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Re: Java and HTML and well known socket numbers

From: MegaZone <megazone@livingston.com>
Date: Mon, 3 Jun 1996 19:47:34 -0700 (PDT)
Message-Id: <199606040247.TAA08302@server.livingston.com>
To: holtrf@destinyusa.com (Russell Holt)
Cc: megazone@livingston.com, www-html@w3.org, www-talk@w3.org
Once upon a time Russell Holt shaped the electrons to say...
>What does it mean to be "optimized to serve Java applets"?
>I can see an advantage in having a lean server which does nothing but
>serve GET requests for java applets. It skips all the extra baggage

I was thinking in terms of a lean server that handles Java and doesn't deal
with the other types of content.  Expecially in an environment where Java
Terms are in heavy use (IBM is considering replacing 3270s with Java Terms
for example, amongst many other such concepts).  Also the server could be
written with a much tighter, less-flexible security model to make for
the fewest number of possible leaks.  This is rather important when you
start accepting PUTs on applets to run on the server.

>(in this case) that an httpd would have to go through, when we'd already
>know the answers to most of its questions.

Yes.

>But are you thinking about some other type of negotiation that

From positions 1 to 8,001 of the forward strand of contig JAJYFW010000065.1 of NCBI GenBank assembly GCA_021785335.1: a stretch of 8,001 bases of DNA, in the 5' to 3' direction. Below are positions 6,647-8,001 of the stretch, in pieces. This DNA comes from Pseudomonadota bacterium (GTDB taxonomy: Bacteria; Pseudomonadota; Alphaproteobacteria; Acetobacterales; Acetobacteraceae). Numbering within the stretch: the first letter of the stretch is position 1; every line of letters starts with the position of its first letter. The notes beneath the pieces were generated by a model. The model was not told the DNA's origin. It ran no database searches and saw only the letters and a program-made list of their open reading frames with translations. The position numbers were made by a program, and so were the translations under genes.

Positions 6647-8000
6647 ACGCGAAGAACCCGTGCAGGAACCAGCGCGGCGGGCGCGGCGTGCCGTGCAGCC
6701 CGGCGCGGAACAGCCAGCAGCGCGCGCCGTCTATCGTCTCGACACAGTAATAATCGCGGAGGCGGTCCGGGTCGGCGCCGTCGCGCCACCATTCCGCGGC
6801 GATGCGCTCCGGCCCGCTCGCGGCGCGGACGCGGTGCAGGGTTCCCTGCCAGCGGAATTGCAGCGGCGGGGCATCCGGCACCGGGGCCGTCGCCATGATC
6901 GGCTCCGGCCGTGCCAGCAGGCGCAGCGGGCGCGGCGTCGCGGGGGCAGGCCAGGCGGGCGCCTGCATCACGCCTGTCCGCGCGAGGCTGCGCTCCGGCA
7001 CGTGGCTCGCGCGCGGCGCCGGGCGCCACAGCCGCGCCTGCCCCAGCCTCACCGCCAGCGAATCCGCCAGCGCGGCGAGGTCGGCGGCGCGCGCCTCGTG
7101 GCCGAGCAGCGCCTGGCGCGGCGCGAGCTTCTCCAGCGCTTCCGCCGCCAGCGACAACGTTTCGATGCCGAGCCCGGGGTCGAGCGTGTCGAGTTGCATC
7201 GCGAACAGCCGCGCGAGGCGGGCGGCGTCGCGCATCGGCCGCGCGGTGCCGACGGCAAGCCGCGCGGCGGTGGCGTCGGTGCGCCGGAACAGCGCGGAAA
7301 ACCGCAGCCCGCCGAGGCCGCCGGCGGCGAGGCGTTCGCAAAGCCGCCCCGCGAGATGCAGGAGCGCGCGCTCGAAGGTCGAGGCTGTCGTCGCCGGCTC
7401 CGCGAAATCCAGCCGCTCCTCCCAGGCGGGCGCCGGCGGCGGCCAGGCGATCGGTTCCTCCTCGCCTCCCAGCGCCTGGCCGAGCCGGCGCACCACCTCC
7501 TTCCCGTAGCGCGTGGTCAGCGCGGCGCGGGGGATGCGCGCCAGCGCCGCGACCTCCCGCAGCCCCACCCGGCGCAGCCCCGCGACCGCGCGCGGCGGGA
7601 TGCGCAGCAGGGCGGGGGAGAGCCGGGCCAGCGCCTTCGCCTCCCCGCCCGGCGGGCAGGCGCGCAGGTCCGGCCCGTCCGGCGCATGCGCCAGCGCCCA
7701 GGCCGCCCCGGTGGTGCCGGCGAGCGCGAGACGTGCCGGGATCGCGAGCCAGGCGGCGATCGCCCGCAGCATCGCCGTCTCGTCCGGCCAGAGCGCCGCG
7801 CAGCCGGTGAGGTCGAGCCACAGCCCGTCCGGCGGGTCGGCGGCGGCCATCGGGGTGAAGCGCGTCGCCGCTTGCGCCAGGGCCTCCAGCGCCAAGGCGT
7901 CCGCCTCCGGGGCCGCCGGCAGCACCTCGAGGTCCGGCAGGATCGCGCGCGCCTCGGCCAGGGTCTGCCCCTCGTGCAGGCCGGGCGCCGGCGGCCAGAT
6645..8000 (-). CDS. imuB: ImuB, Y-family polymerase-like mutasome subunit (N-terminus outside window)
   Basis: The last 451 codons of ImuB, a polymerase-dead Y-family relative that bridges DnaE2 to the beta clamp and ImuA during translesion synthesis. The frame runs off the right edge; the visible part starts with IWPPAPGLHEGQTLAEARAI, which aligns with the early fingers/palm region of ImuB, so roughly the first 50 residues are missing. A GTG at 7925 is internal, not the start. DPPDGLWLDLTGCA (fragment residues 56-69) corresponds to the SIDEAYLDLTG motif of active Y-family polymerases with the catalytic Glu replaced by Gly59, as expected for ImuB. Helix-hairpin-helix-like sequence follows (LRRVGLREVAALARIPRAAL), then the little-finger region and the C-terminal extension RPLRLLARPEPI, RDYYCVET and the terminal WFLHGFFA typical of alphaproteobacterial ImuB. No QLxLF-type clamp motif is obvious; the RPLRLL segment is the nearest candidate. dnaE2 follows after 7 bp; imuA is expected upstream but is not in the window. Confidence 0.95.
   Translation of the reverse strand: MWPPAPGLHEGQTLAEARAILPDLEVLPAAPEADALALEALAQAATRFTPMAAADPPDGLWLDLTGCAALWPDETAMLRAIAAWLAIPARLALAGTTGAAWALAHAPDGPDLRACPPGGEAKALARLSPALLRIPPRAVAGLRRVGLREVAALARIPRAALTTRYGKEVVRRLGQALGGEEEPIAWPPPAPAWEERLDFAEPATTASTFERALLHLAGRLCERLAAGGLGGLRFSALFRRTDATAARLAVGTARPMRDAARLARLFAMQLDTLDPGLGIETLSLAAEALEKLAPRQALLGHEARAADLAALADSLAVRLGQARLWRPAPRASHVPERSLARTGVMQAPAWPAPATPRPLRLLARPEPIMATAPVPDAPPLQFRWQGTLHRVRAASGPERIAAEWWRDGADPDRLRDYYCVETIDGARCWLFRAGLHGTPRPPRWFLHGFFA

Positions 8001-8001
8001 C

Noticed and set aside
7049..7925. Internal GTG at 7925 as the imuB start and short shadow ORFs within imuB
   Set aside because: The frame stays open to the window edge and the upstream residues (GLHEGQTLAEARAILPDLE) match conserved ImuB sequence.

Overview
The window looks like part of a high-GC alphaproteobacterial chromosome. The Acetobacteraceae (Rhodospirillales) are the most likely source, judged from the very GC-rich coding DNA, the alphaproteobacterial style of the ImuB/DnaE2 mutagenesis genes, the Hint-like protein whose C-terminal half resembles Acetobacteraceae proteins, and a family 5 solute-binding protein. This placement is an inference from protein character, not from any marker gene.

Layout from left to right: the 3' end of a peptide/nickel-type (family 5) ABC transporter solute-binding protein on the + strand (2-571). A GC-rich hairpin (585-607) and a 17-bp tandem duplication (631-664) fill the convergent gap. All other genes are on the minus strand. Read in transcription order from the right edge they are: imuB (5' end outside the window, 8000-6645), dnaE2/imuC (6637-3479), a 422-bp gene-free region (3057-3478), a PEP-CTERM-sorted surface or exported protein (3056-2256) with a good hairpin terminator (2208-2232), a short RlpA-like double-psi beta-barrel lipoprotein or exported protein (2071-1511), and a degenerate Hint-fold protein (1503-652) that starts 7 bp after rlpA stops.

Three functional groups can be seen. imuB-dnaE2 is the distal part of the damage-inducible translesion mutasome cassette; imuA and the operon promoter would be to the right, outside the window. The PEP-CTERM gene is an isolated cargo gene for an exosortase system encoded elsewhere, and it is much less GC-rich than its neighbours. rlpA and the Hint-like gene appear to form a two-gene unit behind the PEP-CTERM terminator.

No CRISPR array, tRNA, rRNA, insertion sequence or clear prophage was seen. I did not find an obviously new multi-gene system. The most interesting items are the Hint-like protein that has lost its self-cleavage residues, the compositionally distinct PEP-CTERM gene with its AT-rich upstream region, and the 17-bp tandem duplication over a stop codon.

>might go on, which http servers don't or can't do? even server APIs?

I don't believe HTTP, even 1.1, will do everything it will be called
upon to do if the Java explosion really takes off.  People are creating new
uses daily.  But that probably just means an evolotion of HTTP - UNLESS 
someone comes up with some keen new use of Java that requires some new
pardigm in server side operation - perhaps that is just needless to a
'normal' HTTP, or even obstructive - but that is great for Java.

>future needs - such as? applet verification? encryption?

Securely transacting Java applets from and *to* servers and executing the
applets on the server in a fully secured and sanitized environment.  From
what I've seen of HTTP 1.1 I'm not satisfied as an admin that it will do
the job, not are the other admins I've talked to.  Most of them feel the
concept is very keen, but the implementation scares the hell out of them
for its security implementations.  And with client-server interactive Java,
I could see advantages in a 'stated' connection instead of pseudo-state
with cookies as it is now.  Everytime the client talks to the server we get
at least 3 packets of setup and 2 of teardown since servers don't hold 
connections open for an extended two-way interaction (aside from content
negotiation).

And just having a different port number would make most admins I've talked
to happy since they could do better firewalling and security work if Java
was not tied directly to port 80, which is synonymous with WWW.  Sure,
technically it is just the HTTPd port - but de facto that means WWW.

>Question- is it possible for a java applet to begin execution during
>download? That's a browser issue though.

Well, maybe, but I think it would be tricky to start running a binary
before the rest is there.

-MZ
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Received on Monday, 3 June 1996 22:48:01 GMT

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